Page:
Yet, it was only after having received structured training that he first garnered mixed reviews. He believes that training put his mind in a mechanized or fixed state, thereby inhibiting his formerly receptive process. This phenomenon is so common that psychologists have a name for it: Einstellung Effect. It impacts individuals and groups alike. In this age of Agile Development, combating this psychological impediment and ensuring quality delivery requires vigilance. Last month, I wrote about a few of the benefits of Shift Left Performance for IT organizations. Today I will expound on its capability to mitigate the impact of Einstellung Effect. But first, let’s define it more fully.
Table of contents
What Is Einstellung Effect?
“In the beginner’s mind there are many possibilities, in the expert’s there are few.”— Suzuki Roshi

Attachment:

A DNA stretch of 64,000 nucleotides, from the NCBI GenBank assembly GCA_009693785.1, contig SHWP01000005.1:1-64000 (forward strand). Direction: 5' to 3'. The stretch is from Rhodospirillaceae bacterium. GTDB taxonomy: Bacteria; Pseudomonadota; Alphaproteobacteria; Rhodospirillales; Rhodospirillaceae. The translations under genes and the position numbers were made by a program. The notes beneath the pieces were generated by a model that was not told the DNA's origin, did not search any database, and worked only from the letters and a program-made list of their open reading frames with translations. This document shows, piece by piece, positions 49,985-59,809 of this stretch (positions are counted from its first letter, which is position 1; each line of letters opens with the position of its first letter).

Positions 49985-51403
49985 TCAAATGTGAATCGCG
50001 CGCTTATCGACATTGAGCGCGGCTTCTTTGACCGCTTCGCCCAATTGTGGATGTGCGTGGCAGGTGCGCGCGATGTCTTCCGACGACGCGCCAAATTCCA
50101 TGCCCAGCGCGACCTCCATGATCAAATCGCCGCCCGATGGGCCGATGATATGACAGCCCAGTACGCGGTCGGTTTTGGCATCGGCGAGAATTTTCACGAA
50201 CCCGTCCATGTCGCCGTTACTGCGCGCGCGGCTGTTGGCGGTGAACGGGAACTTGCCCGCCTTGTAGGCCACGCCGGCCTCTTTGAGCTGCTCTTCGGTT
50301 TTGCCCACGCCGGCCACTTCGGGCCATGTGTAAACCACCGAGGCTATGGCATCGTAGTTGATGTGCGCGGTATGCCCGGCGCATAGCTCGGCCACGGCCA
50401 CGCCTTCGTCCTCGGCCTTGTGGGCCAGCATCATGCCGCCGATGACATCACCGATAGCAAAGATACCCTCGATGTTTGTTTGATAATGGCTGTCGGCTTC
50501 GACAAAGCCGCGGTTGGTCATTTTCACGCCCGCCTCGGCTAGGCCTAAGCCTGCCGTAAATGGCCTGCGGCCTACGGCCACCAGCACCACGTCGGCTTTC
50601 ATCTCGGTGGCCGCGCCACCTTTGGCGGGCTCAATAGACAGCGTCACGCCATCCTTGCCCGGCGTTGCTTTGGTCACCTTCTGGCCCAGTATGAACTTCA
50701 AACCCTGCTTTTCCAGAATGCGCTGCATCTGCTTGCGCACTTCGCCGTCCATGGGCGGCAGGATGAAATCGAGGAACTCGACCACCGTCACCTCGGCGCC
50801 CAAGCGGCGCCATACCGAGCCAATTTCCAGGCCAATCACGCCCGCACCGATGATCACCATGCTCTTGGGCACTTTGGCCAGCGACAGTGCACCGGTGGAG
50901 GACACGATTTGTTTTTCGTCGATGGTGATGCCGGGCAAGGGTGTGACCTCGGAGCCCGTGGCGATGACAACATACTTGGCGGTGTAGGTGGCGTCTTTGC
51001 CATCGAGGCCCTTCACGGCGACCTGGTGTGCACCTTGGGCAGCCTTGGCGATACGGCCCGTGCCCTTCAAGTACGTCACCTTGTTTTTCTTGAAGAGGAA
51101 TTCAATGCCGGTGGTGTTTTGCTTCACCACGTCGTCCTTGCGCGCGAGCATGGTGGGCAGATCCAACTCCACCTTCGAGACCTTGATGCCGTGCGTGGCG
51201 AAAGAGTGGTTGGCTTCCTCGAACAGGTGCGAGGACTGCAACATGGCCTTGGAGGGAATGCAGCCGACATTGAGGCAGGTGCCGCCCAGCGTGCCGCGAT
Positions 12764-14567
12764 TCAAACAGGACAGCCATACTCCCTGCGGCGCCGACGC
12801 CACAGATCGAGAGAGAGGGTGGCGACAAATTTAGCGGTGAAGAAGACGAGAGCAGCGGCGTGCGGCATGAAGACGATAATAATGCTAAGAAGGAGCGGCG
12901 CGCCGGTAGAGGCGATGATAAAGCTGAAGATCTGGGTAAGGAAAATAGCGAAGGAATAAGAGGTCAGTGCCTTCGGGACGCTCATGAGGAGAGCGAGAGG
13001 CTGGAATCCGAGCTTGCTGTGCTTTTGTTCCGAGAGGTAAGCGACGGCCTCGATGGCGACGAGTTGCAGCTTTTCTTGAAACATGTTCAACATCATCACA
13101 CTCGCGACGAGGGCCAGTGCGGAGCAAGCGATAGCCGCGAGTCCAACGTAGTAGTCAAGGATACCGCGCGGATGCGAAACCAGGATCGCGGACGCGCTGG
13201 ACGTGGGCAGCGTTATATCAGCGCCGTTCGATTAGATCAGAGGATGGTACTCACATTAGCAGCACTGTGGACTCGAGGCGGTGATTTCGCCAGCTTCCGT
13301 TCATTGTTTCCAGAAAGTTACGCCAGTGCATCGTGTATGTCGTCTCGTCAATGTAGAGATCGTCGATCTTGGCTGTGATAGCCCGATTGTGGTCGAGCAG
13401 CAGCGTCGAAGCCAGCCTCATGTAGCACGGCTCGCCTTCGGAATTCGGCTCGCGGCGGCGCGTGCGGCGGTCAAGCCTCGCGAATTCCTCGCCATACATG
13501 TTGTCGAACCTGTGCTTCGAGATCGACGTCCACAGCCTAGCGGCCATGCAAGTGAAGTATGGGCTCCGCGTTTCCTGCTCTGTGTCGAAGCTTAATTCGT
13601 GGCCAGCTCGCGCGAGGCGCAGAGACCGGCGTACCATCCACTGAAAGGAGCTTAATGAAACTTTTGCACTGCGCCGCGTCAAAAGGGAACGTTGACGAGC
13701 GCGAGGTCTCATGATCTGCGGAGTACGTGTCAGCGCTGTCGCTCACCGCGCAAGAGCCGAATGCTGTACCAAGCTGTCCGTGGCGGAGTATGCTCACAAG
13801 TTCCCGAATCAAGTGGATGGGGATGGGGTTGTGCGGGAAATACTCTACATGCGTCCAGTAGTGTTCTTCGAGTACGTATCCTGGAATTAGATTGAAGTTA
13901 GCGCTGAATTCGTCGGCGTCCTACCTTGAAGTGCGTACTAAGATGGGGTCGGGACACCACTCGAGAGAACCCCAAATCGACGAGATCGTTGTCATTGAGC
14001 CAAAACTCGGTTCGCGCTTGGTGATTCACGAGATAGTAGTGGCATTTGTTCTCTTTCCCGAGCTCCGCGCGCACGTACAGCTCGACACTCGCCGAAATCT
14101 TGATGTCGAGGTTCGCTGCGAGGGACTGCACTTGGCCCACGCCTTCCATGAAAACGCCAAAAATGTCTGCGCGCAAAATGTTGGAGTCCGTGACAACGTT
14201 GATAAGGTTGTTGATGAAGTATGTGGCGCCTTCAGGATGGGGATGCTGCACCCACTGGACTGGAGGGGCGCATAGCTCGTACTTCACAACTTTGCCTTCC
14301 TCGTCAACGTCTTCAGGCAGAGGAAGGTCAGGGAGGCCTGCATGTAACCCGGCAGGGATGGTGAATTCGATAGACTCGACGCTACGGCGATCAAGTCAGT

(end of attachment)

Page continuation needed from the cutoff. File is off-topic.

If there’s an emotion you’ve ever experienced, more than likely the Germans have a word for it. Ever taken satisfaction in witnessing the comeuppance of an enemy? That’s schadenfreude. Ever gained weight after a bad breakup from sobbing on the couch while binge-eating ice cream or pizza? That’s kummerspeck. Einstellung is also from German, and translates to “attitude” or “setting” – it refers to the state of a mechanized mind. Einstellung Effect is a cognitive bias which describes the negative effect of prior experience when solving new problems. It creates a disposition to solve a given problem in a specific way despite the presence of more optimal alternatives. It was most famously illustrated by psychologist Abraham Luchins’ 1942 Water Jar Experiment,2Water-Jar Problem – https://www.oxfordreference.com/view/10.1093/oi/authority.20110803121257782 where he’d given participants the following test:
Given 3 water jars of sizes A) 21 units, B) 127 units, and C) 3 units, measure out exactly 100 units of water. Participants correctly figured that they’d fill B, then pour out enough to fill A, and then pour out enough to fill C twice, or B – (A + 2C).